Originally appearing on the CML site it is reprinted with kind permission from Art and the CML.
The trick isn’t so much to get the screen bright as it is to make it saturated. I light the screen to 55-60 units on the scope and then use the vectorscope to check and make sure I’ve got lots of saturation. I’ve always had success that way. It’s really more about making sure there’s more green (by 30 or 40 units) in the screen than anywhere else in the image.
The danger with green, of course, is that too much luminance means it’s going to spill everywhere. Green spills much more easily than blue. I typically expose the screen for a nice “middle gray” luminance value and make sure the screen is being hit with nothing but green light. The super green Kinos are good if you’ve got a large space to work in; in small spaces the green spills everywhere. I’ve used DP Geoff Boyle’s suggestion of Fern Green gel on tungsten lights with great success.
There’s an old film trick where you put a piece of white paper in front of the screen and light it to the f-stop you’re going to shoot at. Then you look at the white paper and the screen through a piece of colored gel (either blue or green; there are specific Wratten gel numbers to use) and light by eye until the screen is as bright as the paper. Most reflected light meters are designed to read a broad spectrum of light and can give false readings when aimed at a field that’s nothing but one highly saturated color. This is a way to get around that.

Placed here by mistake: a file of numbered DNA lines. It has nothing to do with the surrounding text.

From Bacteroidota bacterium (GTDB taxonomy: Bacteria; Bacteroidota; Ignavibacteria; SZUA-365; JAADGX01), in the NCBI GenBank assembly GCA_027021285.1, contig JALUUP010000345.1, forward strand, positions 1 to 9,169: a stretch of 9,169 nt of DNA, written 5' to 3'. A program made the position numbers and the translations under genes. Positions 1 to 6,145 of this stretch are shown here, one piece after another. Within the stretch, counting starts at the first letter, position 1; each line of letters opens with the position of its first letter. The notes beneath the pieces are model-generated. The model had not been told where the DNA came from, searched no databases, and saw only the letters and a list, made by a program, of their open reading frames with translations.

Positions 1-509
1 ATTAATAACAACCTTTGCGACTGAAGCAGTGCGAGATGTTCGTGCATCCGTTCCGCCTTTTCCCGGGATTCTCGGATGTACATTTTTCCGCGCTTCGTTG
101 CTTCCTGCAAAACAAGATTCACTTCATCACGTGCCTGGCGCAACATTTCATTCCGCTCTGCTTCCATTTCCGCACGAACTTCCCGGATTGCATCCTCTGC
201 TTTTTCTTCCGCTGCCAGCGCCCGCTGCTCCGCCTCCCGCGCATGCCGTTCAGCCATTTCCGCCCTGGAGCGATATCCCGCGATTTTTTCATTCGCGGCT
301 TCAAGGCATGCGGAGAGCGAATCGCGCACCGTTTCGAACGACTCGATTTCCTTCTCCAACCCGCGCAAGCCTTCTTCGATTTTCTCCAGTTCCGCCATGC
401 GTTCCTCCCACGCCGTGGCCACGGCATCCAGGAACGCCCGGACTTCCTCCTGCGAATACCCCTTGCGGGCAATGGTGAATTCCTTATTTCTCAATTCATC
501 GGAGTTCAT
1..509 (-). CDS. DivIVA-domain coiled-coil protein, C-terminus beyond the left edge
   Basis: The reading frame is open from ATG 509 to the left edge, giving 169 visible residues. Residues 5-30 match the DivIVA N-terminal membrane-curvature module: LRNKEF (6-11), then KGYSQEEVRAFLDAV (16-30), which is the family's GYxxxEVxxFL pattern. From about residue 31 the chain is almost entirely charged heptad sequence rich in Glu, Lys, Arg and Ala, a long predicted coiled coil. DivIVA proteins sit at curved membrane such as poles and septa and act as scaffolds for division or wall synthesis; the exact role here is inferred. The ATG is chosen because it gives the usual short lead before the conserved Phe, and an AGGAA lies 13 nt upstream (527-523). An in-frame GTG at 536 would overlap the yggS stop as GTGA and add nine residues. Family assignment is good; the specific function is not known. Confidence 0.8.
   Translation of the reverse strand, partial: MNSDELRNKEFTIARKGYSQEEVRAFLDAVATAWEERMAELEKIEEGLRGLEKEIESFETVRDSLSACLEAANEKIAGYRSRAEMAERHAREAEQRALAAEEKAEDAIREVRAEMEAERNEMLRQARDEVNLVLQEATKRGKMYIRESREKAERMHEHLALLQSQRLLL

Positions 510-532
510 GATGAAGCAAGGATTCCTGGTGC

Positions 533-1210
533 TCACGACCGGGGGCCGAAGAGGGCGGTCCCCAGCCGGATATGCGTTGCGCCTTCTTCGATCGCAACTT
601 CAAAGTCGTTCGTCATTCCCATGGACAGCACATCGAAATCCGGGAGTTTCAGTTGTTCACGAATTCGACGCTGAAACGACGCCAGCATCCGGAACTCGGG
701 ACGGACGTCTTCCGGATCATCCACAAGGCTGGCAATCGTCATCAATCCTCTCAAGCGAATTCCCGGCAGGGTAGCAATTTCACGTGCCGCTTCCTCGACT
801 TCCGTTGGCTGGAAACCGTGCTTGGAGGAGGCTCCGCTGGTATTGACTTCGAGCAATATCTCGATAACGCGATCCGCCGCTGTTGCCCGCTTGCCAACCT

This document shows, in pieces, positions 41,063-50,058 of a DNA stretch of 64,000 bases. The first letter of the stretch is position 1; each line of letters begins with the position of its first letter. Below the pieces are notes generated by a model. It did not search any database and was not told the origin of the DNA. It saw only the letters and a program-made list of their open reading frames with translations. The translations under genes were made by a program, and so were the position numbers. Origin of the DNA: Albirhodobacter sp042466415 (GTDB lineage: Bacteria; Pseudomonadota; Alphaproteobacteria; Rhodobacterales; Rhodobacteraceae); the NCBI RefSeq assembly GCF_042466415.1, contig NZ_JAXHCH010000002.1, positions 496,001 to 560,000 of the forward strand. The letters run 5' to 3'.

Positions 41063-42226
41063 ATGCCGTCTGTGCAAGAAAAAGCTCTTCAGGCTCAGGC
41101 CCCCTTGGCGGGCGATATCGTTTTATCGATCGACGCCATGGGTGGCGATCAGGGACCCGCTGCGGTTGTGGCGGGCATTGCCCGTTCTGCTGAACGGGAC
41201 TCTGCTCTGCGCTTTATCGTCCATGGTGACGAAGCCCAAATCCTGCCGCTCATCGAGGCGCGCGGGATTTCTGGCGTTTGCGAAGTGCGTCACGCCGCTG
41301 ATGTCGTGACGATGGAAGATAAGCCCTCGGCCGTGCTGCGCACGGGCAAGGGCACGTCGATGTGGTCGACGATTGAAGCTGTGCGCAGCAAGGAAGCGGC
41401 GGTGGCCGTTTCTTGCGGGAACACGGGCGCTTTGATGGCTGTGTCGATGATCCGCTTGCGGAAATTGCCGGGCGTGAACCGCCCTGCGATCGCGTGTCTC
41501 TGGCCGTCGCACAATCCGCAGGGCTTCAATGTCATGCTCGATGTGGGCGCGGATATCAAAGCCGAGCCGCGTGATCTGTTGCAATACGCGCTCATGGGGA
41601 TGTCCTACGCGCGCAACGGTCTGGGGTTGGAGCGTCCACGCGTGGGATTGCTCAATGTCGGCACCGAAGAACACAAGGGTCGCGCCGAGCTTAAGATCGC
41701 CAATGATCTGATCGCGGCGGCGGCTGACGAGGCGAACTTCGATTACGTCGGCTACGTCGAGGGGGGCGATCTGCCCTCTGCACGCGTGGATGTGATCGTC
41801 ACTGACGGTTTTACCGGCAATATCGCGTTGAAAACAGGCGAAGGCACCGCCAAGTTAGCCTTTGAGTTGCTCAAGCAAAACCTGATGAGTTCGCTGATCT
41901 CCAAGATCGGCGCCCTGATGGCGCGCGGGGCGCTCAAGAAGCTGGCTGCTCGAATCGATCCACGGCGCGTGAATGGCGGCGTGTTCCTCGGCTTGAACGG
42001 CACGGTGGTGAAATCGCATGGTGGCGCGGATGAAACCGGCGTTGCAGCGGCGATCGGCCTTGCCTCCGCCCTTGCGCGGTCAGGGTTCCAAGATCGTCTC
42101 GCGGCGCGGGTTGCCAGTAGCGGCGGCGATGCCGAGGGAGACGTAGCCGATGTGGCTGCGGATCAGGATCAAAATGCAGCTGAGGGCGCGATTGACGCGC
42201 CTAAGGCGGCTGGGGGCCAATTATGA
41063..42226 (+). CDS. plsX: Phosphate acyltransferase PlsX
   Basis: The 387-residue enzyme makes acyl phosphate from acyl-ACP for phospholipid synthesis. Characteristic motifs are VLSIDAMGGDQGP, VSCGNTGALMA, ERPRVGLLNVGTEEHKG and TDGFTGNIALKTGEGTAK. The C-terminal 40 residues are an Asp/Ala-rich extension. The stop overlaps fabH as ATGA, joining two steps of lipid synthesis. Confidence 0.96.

For video and HD the method I’ve used is this: Put the waveform in flat mode (where you’re looking at chroma saturation and not luminance alone) and make the line representing the green screen very thin. That means you’ve got good exposure top to bottom. If it’s fat in some areas then you have uneven illumination top-to-bottom wherever the fat part is. Whether it’s top or bottom is something you’ll just have to figure out by eye, fix, and then check on the waveform.
There’s also a way to flip the waveform into “field” mode where it shows you top to bottom across the screen instead of left to right. That mode, and a good DIT, can dial you in very quickly to where you need to touch up the screen.
If the waveform line droops on the edges no matter what you do then you’re probably seeing vignetting. Most video and HD zooms do that to some extent, some as soon as 30mm.
I’ve found that flesh tones on the SDX900 and Varicam tend to want to be 60, tops. More than that and they start to look clipped. On Sony cameras I find they want to be ten units or more higher, depending on the camera. You might want to drop to 50 units for those cameras, but as long as you’ve got your 40 units of chroma separation between the green screen and the next thing that has green in it you’re in good shape.